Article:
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Copayments and Demand for Medical Care: The California Medicaid Experience
Jay Helms, Joseph P. Newhouse and Charles E. Phelps
The Bell Journal of Economics
Vol. 9, No. 1 (Spring, 1978), pp. 192-208
Published by: RAND Corporation
Stable URL: http://www.jstor.org/stable/3003620
Page Count: 17
You can always find the topics here!Topics: Copayments, Coefficients, Cost estimates, Quarterly estimates, Cost estimation models, Stochastic models, Parametric models, Estimation methods, Economic models, Ambulatory care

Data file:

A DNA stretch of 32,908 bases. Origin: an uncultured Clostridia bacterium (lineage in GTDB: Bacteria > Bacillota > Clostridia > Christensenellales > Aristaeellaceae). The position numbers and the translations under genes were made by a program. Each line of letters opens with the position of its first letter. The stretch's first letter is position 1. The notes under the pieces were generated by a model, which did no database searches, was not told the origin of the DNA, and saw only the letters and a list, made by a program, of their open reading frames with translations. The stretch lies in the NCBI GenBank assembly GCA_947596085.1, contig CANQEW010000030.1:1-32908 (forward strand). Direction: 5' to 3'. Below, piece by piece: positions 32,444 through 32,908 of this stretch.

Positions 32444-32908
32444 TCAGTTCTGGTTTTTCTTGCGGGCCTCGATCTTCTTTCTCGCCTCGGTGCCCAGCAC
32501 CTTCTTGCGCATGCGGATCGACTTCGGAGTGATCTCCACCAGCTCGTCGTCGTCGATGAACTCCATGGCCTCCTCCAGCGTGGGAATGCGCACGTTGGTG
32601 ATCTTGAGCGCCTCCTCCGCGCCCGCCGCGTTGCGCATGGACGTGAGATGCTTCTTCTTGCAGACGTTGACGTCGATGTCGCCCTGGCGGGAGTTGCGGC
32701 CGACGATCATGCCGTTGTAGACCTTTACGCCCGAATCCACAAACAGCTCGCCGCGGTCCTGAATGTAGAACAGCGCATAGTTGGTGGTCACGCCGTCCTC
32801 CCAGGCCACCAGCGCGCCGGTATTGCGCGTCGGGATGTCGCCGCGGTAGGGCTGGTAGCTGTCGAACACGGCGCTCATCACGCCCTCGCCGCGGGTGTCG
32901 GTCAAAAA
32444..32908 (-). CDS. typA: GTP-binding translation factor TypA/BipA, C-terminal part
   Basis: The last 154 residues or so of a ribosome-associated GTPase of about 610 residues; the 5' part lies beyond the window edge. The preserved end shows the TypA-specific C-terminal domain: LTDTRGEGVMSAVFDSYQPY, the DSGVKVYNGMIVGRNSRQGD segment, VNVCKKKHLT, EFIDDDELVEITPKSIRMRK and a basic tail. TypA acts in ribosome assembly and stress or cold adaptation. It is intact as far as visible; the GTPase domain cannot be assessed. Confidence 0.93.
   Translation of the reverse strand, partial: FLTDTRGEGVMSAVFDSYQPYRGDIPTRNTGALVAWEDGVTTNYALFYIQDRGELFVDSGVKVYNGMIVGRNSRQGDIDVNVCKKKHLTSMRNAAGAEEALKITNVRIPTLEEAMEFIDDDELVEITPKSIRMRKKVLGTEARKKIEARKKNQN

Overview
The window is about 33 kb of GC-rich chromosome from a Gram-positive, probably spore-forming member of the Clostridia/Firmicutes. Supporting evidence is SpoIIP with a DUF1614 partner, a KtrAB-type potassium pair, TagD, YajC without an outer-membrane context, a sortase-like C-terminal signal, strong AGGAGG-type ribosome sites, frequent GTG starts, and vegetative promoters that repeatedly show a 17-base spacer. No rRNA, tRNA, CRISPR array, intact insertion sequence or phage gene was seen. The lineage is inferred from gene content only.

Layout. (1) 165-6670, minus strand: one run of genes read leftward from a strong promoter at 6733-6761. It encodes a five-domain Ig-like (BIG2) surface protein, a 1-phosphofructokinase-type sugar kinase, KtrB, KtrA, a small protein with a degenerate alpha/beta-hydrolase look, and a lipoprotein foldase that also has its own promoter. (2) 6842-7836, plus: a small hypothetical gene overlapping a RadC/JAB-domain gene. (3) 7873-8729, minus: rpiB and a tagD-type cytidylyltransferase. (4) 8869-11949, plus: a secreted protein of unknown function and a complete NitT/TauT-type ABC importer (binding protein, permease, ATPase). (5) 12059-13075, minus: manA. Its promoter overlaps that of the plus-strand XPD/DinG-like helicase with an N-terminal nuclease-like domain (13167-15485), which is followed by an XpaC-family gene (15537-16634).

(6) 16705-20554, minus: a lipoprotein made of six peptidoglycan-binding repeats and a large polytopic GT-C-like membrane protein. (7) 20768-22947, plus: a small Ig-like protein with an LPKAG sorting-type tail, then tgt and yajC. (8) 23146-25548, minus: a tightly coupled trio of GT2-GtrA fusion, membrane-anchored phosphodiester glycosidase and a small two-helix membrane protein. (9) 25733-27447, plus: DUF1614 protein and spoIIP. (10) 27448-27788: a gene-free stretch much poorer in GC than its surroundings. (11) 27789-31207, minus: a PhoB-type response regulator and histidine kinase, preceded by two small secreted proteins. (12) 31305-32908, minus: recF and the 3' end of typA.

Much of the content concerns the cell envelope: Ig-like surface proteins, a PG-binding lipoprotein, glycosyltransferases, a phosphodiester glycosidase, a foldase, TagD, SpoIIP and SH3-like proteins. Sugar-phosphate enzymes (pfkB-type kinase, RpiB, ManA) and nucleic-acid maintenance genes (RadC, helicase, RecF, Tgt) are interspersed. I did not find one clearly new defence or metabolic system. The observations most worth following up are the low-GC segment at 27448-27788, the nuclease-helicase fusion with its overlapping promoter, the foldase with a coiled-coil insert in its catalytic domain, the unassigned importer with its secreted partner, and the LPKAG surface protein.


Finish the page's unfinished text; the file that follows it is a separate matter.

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This study assesses impacts of a California program in which certain Medicaid beneficiaries were required to make small payments for (previously free) out-of-hospital services. This "copayment" requirement decreased physician visit demand by 8 percent, increased hospital service demand by 17 percent, and increased overall program cost by a (statistically insignificant) 3-8 percent. The estimates derive from behavior comparisons of two groups known to differ, so the results may contain statistical artifacts. If the estimates are correct, however, copayments for ambulatory services in a welfare population may be self-defeating as a method of controlling costs.
The Bell Journal of Economics © 1978 RAND Corporation